If you want something to make you scratch your head, we invite you to check out the Red Rectangle Nebula. Located in the Monoceros Constellation 2,300 lightyears from Earth, you’ll see it. You’ll notice that two stars sit at the heart of the area, which is what ultimately gives us the image of it being a rectangle. Dust rings surround them, creating two cones of brightness. The Nebula here exhibits something rare known as an extended red emission, making dust glow red.
While we can understand how the rectangle came to pass, no one knows why the dust is red. Some have assumed it to be due to ultraviolet light from stars that randomly connected or interacted with carbon-rich molecules within the dust. But that is not proven. There are other areas of the universe with colored dust, yet for some reason, there is not a connection between their dust coloring and the Red Nebula.
Astronomers noticed odd ripples of dust in the Milky Way in 2009, making many feel a disruptive force was present. However, they could not determine at the time what caused the issue. By 2015, we had an answer. The cause was a dwarf galaxy orbiting the Milky Way, which is ever so slightly altering the motion of our galaxy with its gravitational pull. Scientists were only able to see it due to 4 bright stars around the galaxy.
It would be too hard to see without it. Astronomers believe dark matter is the reason why we cannot truly see it very well. Given the name Galaxy X, the dwarf galaxy was unique at the time. This all changed when in 2016, we discovered Dragonfly 44, made of literally 99.99% dark matter. Along with Segue 1, the dwarfs have been spotted more and more. However, no one knows how they came to be. Moreover, what their role is with dark matter.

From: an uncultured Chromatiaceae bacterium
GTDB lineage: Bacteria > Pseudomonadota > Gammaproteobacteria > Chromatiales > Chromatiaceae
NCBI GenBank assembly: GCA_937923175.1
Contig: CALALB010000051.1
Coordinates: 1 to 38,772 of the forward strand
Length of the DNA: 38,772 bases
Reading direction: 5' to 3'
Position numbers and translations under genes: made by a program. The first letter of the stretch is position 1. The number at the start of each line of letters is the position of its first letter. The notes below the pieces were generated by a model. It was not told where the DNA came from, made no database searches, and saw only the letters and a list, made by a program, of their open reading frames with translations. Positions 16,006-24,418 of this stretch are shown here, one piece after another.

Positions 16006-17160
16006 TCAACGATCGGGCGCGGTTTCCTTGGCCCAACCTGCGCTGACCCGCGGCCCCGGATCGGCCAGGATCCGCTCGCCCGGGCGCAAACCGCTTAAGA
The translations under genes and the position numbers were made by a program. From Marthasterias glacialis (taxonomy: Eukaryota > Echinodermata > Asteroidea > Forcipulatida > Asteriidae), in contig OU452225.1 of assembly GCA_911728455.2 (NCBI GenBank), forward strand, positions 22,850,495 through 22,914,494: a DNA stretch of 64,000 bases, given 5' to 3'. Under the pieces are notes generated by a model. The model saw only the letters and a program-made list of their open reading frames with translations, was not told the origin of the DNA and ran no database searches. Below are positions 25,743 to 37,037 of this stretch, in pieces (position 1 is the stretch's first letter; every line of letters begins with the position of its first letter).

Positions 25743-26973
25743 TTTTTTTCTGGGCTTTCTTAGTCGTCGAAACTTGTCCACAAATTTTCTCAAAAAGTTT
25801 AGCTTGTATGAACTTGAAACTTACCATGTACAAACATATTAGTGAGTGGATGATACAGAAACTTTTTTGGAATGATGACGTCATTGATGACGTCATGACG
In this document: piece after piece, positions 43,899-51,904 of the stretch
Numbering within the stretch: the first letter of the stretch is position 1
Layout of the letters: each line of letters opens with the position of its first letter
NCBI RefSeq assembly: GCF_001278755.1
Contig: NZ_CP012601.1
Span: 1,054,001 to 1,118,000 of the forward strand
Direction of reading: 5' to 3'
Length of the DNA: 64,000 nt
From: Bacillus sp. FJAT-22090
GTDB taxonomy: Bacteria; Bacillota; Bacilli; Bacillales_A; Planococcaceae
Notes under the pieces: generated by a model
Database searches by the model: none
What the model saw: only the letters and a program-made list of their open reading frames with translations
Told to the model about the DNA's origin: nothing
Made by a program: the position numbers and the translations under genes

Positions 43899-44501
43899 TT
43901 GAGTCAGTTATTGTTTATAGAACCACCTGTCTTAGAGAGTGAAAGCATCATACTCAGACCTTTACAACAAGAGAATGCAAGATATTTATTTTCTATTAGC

While the Milky Way is a relatively flat galaxy, others are different. Some like Ellipticals can look like a football. Hoag’s Object, however, operates differently. It has an old yellow core, surrounded by a beautiful ring of blue stars. However, there is nothing in the middle as if someone took a bite out of the middle of the thing! Yet another look makes it seems like some sort of space donut!
The “Object” was spotted in 1950 by Arthur Hoag, its namesake. We have yet to see another galaxy of any kind that looks similar. Scientists have no conclusive reasoning as to how this formed. However, the theory is that a small galaxy came through and went right through it. This isn’t a bad theory, as the area spins very slowly, and a small version of the galaxy is hidden in itself.
There is a place known as the South Atlantic Anomaly or SAA. It is a region of the Earth’s magnetic field known as Space’s version of the Bermuda Triangle. Astronauts have reportedly fallen asleep only to be shocked by an intense flash of light. It is thought that this is linked to Van Allen radiation belts, which are twin particles trapped in our planet’s magnetic field. This is quite an important issue to figure out, as we know that our magnetic field is not perfectly aligned to the Earth’s rotation.
That very well could lead to why this area roughly 125,000 miles above the South Atlantic causes such trouble. Even the International Space Station has trouble in the area, as computers stop working & astronauts experience cosmic flashes. On top of this, the Hubble Space Telescope cannot take any observations! If we are to do commercial space travel, we’ll need to figure out the issue with the SAA and how to work around it.